Last month, The Flaming Lips made headlines with their announcement of a full-fledged bubble concert in their native Oklahoma City on December 11th. The show immediately sold out, prompting the psych-pop rockers to add another the following night that also quickly sold out. Yet, even in the face of such optimistic innovation, the Flaming Lips have postponed their space bubble shows to January 22nd—23rd, 2021 in light of ever-rising COVID-19 cases in Oklahoma.
The band had tested the idea once before with a trial run at the Criterion—the same site of the proposed future concerts—to overwhelming success. That first show only featured the band playing two songs twice—presumably for recording shoot purposes—whereas these upcoming shows were set to be full concerts. The band had also showcased the bubble technology on late-night TV as well as NPR Music‘s Tiny Desk Concert series.
Frontman Wayne Coyne took to Instagram to announce the cancellation, saying,
Although the Flaming Lips have every confidence in the multitude of measures we are taking to keep you safe at our upcoming Space Bubble Concerts we have decided to postpone the December shows. The rising numbers of coronavirus cases in the Oklahoma metro area are alarming and we want to keep everyone safe.
He expanded on these precautions in a statement to Rolling Stone, noting that while the band is taking every precaution to ensure the security of the concerts, it is those that planned on traveling from outside the area that they worried about.
If you have to get on a plane, find a hotel — that’s a lot of areas that aren’t our concert. So we’re hoping by the third week in January that all this activity around New Year’s Eve and Christmas will have started to play out. Then we might be able to be in a stable position when we can say, ‘Let’s try to do these space bubble concerts.’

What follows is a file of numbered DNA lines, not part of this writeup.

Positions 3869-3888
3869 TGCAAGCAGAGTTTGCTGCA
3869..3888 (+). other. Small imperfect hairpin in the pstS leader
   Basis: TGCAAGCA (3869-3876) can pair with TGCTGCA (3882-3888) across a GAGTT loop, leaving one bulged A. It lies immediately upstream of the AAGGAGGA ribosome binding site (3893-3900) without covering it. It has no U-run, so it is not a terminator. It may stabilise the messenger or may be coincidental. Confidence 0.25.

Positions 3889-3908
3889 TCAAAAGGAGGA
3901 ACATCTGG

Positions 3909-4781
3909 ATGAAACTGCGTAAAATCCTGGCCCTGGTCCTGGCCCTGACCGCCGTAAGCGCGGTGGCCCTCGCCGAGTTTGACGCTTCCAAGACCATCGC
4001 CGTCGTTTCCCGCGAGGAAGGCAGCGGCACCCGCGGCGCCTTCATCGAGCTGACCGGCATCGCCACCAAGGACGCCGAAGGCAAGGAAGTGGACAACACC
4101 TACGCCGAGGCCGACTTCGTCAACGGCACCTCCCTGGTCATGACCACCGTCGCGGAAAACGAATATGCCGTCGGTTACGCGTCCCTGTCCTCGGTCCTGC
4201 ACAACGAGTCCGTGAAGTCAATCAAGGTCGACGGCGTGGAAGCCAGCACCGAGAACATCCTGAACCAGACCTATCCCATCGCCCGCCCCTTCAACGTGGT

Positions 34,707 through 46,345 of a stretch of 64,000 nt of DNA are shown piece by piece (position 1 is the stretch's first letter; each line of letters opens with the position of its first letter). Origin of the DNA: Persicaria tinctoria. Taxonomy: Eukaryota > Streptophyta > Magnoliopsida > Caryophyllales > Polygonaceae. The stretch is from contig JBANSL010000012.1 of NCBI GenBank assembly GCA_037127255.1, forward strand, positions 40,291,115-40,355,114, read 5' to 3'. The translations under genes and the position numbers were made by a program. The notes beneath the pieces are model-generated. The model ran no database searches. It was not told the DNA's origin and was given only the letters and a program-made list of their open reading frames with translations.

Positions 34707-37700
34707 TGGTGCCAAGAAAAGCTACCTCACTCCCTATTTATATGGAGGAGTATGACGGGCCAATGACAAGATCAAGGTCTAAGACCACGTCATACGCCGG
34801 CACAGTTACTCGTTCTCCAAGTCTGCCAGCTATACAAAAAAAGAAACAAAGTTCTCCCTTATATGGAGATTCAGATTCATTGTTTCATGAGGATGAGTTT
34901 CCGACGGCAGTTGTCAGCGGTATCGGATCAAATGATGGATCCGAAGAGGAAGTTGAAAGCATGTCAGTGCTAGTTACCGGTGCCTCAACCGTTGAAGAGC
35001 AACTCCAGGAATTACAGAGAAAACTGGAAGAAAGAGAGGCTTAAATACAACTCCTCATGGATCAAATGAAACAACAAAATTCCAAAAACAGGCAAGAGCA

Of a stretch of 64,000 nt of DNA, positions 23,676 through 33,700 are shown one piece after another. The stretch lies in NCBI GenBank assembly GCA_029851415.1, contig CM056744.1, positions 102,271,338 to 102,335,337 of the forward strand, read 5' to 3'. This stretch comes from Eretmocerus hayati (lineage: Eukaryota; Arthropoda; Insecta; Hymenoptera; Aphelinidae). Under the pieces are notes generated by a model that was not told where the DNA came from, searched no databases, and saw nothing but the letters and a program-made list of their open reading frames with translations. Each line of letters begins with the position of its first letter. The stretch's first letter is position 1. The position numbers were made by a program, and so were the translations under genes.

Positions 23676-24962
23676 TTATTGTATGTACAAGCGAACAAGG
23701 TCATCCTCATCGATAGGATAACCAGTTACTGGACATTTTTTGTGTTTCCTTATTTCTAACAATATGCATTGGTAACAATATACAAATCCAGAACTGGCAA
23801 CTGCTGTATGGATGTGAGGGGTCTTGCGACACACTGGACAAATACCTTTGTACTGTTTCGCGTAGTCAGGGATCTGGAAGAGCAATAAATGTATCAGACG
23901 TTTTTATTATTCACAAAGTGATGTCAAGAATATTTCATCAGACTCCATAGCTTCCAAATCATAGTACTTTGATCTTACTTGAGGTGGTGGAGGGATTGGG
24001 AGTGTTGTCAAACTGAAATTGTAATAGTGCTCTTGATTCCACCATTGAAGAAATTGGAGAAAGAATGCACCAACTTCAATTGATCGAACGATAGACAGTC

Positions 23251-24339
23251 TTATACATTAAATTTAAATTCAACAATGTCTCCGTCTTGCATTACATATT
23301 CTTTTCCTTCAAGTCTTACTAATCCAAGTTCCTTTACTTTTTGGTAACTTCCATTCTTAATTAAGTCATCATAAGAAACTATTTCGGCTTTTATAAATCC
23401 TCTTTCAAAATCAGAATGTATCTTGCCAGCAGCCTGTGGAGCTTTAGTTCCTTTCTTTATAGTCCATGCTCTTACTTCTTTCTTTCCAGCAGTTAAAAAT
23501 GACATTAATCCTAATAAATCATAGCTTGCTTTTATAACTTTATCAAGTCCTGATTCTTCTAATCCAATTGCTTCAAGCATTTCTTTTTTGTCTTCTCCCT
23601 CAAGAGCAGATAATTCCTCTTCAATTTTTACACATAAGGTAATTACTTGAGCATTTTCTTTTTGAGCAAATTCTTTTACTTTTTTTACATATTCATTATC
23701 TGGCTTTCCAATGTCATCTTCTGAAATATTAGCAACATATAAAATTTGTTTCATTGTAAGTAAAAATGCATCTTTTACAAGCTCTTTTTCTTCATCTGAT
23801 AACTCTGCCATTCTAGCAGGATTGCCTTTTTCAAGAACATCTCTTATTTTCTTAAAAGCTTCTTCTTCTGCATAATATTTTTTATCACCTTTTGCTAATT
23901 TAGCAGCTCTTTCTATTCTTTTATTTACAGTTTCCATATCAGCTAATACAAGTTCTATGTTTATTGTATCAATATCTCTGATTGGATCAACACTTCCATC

However, an important caveat that Coyne noted was that these bubble concerts are not just a license for fans to do anything they want, saying explicitly, “I don’t want anybody to think this is some kind of f*cking freak party.” Rather, this is a weird band’s weird attempt to make live music happen during a weird time, “But the weirdness is so we can enjoy a concert before putting our families and everybody at risk.”
All tickets purchased for the original December shows will be honored at the rescheduled January dates. Anybody who is unable to make it to the new shows or changed their mind about attending can receive a full refund through the point of purchase. See Coyne’s full post below.
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[H/T Rolling Stone]